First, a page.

By Tayo Ogunbiyi
Pension is the monetary benefit usually paid to retired employees or their survivors by private and public enterprises. The pension system was introduced into Nigeria by the colonial administration and the first legislative document on pension was the 1951 Pension Ordinance, retroactively dated back to 1st January, 1946. The contributory pension scheme was introduced in Nigeria’s public sector in 1998 to address the limitation of the previous arrangement. In this scheme, both the employer and employee contribute a certain percentage monthly.
The contributory pension scheme was improved upon in the Pension Reform Act 2004 and subsequently in 2014, through the Pension Reform Act 2014.The latter addresses and defines the custodian of these funds and assets as well as the overall management. The 2014 Act empowers the Pension Commission (PenCom) – with the core mandate to ensure greater protection of pension fund assets- subject to the fiat of the Attorney General of the Federation, to institute criminal proceedings against employers who persistently fail to deduct and/or remit pension contributions of their employees within the stipulated time. This was not provided for by the 2004 Act.
Although adjudged as being better than the old method, the contributory pension scheme as stipulated in the Pension Reform Act 2004 was not without its challenges. These include the inability of the employers to honour their agreement by promptly remitting their own part of the fund, employment of unqualified staff to man the pension commission office, non-prosecution of indicted officials in the mismanagement of these funds as well as the laborious protocol involved before accessing these funds after retirement.
The arduous tasks that retirees undergo before collecting their hard–earned benefits usually send jitters down the spine of those still in active service. Invariably, the period of retirement, purportedly meant for resting and relaxation, becomes a time of stress and anguish for the retirees.
Often, some of them lose their lives in unavoidable circumstances. By far the most outrageous ill-treatment these old people get is the mismanagement of the pension funds. Recently, some officials in the federal civil service were arraigned for diverting the pension funds to their personal use. Although sensationally reported in the media, the case, like others of its kind, seems to be neither here nor there.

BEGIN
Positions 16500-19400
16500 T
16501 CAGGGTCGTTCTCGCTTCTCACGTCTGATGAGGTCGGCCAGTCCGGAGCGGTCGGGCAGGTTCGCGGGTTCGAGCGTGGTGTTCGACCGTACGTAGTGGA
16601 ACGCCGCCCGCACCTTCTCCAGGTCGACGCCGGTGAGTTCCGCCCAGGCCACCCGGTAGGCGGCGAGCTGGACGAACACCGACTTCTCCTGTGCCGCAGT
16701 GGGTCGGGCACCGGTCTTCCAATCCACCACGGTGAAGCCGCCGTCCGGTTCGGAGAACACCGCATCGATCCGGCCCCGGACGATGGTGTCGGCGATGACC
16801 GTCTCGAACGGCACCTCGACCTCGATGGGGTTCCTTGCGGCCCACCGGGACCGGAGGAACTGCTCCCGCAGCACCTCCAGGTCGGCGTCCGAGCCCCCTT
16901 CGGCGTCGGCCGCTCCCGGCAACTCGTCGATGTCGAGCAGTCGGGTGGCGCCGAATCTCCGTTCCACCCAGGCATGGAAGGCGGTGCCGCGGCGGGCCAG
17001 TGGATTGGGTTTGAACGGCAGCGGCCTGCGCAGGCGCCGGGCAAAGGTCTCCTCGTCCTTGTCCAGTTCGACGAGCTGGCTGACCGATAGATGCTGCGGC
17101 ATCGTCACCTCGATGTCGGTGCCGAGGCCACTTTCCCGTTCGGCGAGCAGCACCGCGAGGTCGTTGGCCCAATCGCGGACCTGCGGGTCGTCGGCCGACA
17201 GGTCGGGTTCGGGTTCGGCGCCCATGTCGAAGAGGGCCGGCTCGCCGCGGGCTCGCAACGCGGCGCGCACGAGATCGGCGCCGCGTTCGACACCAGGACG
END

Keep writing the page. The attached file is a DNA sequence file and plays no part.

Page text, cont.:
It is, however, gratifying to note that in the face of several inhuman treatments and needless hassles usually experienced by pensioners across the country, the Lagos State Government stands out in its attitude towards all issues relating to the welfare of pensioners in the State. It will be recalled that the State government domesticated the Pension Act and signed same into law on 19th March, 2007. It is instructive to stress that ever since that period, the State Government has never defaulted with regards to deducting its own part of the pension fund as at when due.
Indeed, the current administration in the State has made prompt payment of pensions and gratuities one of its major obligations. Upon his inauguration, one of the earliest actions of the State Governor, Mr. Akinwunmi Ambode, was the release of the sum of N11bn to pay off pension liabilities owed the mainstream retirees and the retirees in Local Government Areas. Similarly, commencing from August 2015, the State Government has developed plans to monthly disburse pension funds to Ministries, Departments, Agencies and Parastatals, including Local Government Areas and State Universal Basic Education Board (SUBEB). Also, between January and June, 2016, the State Government has paid more than N41billion to over 9,000 retirees in line with her commitment to pay all pension arrears.
Without a doubt, welfare of pensioners holds a prominent place in the plans of the current administration in the State. It is the conviction of the State Government that one of the best means to ensure accountability, efficiency and productivity in the State public service is by taking proper care of the retirees. The underlining basis for this idea is that once those that are still actively engaged in the public service are aware that the system will take adequate care of them when they exit the service, they will definitely put in their best to move the State forward. It is, therefore, the firm conviction of the Lagos State Government that its timely intervention in pension issues will go a long way in not only ameliorating the sufferings of retirees in the State, but also in giving its current workforce the impetus to offer their very best in the service of the people.
Pensioners who have spent the most active parts of their lives to serve their nation must not be subjected to ridicule or treated with disdain in their old age. Any society that treats its pensioners with contempt does so at its own peril. Indeed, in other climes, the prosperity and stability of the society is partly sustained on the experience, expertise and wisdom of pensioners. As for those who flagrantly tamper with pensioners funds that are kept in their care on trust, the following words of Suzy Kassem, American philosopher and author, are rather instructive: “Anyone who values profit over human life is very dangerous, inhuman and a bad specimen of human beings.”
True democracy cannot exist in a society incapable of supporting the aspirations of every segment of its people. A truly representative government must be able to create enabling environment for its citizenry to freely express itself in positive ways so that the diverse potentials of its people could be easily harnessed for growth and development. If, indeed, the labour of our heroes past must not be in vain as the composer of the National Anthem puts it, governments across the land as well as all employers of labour must make the issue of pensioners’ welfare a very sacrosanct one.
Ogunbiyi writes from Lagos